I wonder if old definitions of what a “friend” is really apply anymore in our share-everything digital age.
Like most, I have a love-hate relationship with social media. There are days that I’m so grateful for the new connections I’ve made and the ability to rekindle old ones. And there are days that Facebook makes me want to puke, I hate it so much – especially during election season, or anytime someone talks about Chick-Fil-A. Ahem.
Which begs the question: if I had a better definition of who my “friends” are on Facebook, would it make any difference? Would I stop having Facebook Puke Days and only have Facebook Group Hugs?
Admittedly, my definition of a “friend” on Facebook has been somewhat rubberband-y in nature – stretching and contracting as my desire for online interaction spikes wildly.
When I joined Facebook, I was like Ke$ha. I accepted any and all requests from people whose names at least reminded me of someone I know in real life.
Over time, I became annoyed by the onslaught of daily friend requests, including the blind date guy who kissed me in a Chicago parking garage in 1997 (I didn’t want him to. Kiss me, that is. Or friend me.). I purged IRL people who I found toxic, inflammatory or consistently depressing.
When I began blogging, I decided to keep Blog Persona and Non Blog Persona separate for privacy’s sake, and didn’t friend many bloggers.
But by 2011, Ke$ha was back, only in a slightly less slutty skirt. I realized that approximately 275 of my 700 personal Facebook friends are bloggers, most of whom I’ve never met, traded emails with, or would recognize if they walked up to me in a Starbucks.
And now? I don’t really know how I decide who to friend on Facebook.
What I know is this.
I still chew my nails when someone shows up in my “People You May Know” list who I don’t feel I know well enough to “friend”, even if I want to. I wonder if they’re thinking the same thing, or if they even know who I am. Sometimes, this ends up in a virtual one-sided standoff: I won’t friend them if they don’t think I’m friend enough to friend me themselves. HUH?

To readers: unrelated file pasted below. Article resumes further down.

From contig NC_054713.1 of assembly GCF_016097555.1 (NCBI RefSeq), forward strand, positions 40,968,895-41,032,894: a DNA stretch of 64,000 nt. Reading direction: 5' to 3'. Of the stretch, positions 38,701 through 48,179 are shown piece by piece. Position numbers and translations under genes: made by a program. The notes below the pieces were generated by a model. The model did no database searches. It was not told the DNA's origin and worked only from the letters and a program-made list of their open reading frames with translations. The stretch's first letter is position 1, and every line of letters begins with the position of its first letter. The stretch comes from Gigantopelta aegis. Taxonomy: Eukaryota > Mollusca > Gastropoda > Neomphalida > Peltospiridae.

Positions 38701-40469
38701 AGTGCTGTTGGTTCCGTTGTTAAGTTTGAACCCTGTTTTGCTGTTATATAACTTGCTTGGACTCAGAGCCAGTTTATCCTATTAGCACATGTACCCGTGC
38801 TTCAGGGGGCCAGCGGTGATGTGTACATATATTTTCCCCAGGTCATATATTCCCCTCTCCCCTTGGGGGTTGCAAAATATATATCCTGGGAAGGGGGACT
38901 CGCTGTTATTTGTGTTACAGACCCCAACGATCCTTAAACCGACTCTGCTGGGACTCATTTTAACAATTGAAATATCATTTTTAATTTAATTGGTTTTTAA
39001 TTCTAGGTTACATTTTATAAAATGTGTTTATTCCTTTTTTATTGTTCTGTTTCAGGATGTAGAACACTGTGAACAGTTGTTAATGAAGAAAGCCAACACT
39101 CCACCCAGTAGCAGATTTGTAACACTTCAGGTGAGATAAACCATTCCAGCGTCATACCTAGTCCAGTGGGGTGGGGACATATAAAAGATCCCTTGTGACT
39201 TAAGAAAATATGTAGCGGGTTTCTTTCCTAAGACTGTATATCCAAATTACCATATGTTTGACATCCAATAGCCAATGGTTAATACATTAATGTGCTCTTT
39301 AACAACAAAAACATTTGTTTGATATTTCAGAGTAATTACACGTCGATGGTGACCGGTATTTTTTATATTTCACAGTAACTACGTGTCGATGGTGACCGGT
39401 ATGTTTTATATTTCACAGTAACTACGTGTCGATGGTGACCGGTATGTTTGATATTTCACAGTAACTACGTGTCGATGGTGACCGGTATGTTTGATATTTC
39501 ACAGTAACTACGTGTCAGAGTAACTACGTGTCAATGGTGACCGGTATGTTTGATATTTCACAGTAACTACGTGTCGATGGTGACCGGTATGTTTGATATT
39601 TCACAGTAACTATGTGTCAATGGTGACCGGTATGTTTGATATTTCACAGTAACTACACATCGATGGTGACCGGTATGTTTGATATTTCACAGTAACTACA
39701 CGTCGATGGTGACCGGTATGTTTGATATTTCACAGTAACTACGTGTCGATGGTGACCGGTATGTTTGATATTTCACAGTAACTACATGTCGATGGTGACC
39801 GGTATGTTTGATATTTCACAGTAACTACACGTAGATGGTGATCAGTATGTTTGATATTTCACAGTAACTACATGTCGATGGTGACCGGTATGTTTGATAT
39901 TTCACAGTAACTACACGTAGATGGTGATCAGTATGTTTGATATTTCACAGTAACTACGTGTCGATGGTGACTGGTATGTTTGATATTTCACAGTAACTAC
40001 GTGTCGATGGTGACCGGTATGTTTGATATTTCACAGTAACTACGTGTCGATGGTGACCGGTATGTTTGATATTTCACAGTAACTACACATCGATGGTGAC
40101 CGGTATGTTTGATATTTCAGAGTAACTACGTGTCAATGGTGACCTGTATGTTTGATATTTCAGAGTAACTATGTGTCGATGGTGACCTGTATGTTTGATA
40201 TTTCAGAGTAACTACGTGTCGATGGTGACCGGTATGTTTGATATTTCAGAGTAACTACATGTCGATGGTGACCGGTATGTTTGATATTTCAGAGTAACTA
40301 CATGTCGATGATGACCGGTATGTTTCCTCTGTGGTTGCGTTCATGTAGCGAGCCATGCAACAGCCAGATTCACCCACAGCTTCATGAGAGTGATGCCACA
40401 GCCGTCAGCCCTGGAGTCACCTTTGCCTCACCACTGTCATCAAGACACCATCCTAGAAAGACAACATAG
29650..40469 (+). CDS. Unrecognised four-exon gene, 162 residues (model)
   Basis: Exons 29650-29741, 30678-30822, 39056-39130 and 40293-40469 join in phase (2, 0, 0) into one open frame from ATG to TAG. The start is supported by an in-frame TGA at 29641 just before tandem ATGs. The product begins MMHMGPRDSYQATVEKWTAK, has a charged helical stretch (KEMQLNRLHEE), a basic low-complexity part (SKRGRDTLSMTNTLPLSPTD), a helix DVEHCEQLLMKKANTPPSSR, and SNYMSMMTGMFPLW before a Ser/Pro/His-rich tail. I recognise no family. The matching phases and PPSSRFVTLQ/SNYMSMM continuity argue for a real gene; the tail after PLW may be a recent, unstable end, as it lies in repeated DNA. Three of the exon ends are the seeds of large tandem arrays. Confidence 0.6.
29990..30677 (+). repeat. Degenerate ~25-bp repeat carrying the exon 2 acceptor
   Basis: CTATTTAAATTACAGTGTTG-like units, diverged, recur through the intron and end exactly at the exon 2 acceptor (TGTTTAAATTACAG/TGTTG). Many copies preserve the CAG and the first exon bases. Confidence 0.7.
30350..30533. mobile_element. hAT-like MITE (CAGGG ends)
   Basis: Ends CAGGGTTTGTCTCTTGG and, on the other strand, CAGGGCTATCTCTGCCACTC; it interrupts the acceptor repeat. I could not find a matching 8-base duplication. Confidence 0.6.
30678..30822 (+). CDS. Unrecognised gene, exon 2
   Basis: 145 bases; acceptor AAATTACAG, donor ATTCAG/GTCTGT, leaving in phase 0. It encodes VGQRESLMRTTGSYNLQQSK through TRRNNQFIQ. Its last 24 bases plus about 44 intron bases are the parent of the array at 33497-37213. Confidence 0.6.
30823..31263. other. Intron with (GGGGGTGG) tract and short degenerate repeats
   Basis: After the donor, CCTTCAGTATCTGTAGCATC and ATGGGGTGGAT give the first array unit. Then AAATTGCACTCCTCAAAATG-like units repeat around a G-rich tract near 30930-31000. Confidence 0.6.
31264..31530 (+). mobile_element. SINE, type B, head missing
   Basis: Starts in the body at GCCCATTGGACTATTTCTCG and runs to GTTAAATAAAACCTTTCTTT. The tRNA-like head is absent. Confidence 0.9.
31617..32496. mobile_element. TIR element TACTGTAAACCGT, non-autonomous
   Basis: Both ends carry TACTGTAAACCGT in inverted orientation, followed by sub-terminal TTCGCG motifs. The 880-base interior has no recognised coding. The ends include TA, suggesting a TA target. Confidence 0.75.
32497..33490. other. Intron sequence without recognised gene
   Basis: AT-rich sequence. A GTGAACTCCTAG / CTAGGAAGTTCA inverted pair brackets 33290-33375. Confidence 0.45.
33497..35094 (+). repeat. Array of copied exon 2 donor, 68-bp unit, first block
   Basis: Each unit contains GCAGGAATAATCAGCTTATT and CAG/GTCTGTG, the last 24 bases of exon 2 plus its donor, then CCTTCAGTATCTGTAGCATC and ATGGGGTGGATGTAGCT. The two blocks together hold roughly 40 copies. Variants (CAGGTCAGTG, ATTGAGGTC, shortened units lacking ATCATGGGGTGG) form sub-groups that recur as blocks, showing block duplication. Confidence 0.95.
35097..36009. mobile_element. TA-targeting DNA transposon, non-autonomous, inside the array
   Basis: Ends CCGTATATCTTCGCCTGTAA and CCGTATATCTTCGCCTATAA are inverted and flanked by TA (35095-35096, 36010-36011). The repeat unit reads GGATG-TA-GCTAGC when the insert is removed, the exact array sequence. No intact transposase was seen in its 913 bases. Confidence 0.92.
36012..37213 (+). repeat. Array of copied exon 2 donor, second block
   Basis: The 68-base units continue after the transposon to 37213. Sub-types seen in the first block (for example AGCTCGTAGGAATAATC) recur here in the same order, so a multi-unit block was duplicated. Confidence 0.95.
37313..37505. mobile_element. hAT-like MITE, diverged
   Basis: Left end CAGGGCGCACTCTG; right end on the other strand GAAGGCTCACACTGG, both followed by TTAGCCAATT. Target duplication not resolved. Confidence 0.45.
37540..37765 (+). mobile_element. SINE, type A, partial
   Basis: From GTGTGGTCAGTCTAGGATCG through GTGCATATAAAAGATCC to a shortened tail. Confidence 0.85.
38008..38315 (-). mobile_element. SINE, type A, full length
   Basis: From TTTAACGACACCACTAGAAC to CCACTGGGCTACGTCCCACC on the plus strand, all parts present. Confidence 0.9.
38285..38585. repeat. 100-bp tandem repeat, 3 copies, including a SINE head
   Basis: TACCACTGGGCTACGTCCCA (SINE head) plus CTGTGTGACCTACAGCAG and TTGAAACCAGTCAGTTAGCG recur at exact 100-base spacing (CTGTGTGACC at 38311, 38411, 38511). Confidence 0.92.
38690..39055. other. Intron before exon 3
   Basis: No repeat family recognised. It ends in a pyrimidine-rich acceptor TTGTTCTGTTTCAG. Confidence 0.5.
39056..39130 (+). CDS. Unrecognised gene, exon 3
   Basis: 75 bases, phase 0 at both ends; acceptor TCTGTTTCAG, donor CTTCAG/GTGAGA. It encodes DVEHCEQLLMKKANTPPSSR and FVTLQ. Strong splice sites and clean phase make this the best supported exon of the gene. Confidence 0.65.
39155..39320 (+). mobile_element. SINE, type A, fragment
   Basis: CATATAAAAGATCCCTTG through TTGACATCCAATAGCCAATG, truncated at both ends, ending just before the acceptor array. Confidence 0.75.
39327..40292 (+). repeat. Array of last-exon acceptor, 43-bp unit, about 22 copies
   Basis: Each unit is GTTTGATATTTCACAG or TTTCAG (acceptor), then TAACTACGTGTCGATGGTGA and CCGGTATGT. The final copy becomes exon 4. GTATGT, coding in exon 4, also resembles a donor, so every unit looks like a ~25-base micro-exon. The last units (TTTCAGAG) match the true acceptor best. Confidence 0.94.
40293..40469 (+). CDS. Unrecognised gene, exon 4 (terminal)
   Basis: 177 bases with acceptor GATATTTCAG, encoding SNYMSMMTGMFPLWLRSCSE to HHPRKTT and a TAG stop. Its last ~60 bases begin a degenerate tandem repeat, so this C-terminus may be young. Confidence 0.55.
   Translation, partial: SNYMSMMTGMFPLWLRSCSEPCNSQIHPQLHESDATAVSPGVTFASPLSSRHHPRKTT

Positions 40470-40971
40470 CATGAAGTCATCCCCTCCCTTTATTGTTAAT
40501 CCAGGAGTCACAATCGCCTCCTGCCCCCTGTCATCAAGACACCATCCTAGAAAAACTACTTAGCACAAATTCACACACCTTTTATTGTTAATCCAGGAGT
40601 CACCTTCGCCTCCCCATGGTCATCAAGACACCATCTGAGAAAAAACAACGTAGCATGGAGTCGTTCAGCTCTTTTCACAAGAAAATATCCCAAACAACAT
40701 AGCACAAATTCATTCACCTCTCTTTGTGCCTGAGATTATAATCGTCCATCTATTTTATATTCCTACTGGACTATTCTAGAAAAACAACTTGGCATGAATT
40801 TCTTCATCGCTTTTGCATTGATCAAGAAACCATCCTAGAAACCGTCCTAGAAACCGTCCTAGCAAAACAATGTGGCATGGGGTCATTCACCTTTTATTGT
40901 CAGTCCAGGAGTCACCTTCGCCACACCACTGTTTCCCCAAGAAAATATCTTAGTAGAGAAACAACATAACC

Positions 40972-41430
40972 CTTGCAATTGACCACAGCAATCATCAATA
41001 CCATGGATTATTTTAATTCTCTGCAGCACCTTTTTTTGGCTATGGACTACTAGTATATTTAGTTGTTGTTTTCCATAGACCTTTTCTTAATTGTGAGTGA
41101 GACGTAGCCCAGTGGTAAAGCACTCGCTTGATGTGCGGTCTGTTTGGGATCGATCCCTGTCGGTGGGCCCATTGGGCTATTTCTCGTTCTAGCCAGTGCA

I still get annoyed that some of my friends are closed-minded, overzealous or inflammatory, and they don’t even realize it – or maybe they don’t care.
I still want to scream when some friends don’t seem to have anything ever go wrong in their perfect little Martha Stewart lives.
I still wonder if I should friend people with whom I work directly.
I still get frustrated when I really want to post a status update but can’t because of who might read it.
But I also know this:
I truly, truly enjoy seeing updates from people I knew in elementary, high school and college – even the ones with whom I was merely acquainted. Some of those “acquaintanceships” have evolved into legit friendships BECAUSE of Facebook.
I treasure the outpouring of support I received on Facebook – again, from many who were acquaintances – when my husband was out of work a few years ago.
I get a kick out of the fact that my kid plays XBox live games with a kid of one of my best friends from law school – who I haven’t actually had any communication with, outside of Facebook, for nearly twenty years.
I like having a window into other aspects of my blogger friends’ lives – the aspects they may not necessarily share on their blogs.
I want to know when people get married, get divorced, have a baby, pass away – and share in those moments with them – and with others who know them – even if from a distance.
Maybe our Facebook circles are really no different than real life.
We have people in our lives who bug us. Who make us smile. With whom we share a bumpy road, or explore a new friendship.
We take the good with the bad. Sometimes we weed out some of the bad stuff, and sometimes we overlook it.
Some days are full of group hugs, and others…puke.
I guess my definition of a Facebook friend is: someone with whom there lies possibility – personal or professional.
And there’s so, so much possibility.
How do you decide who to friend on Facebook?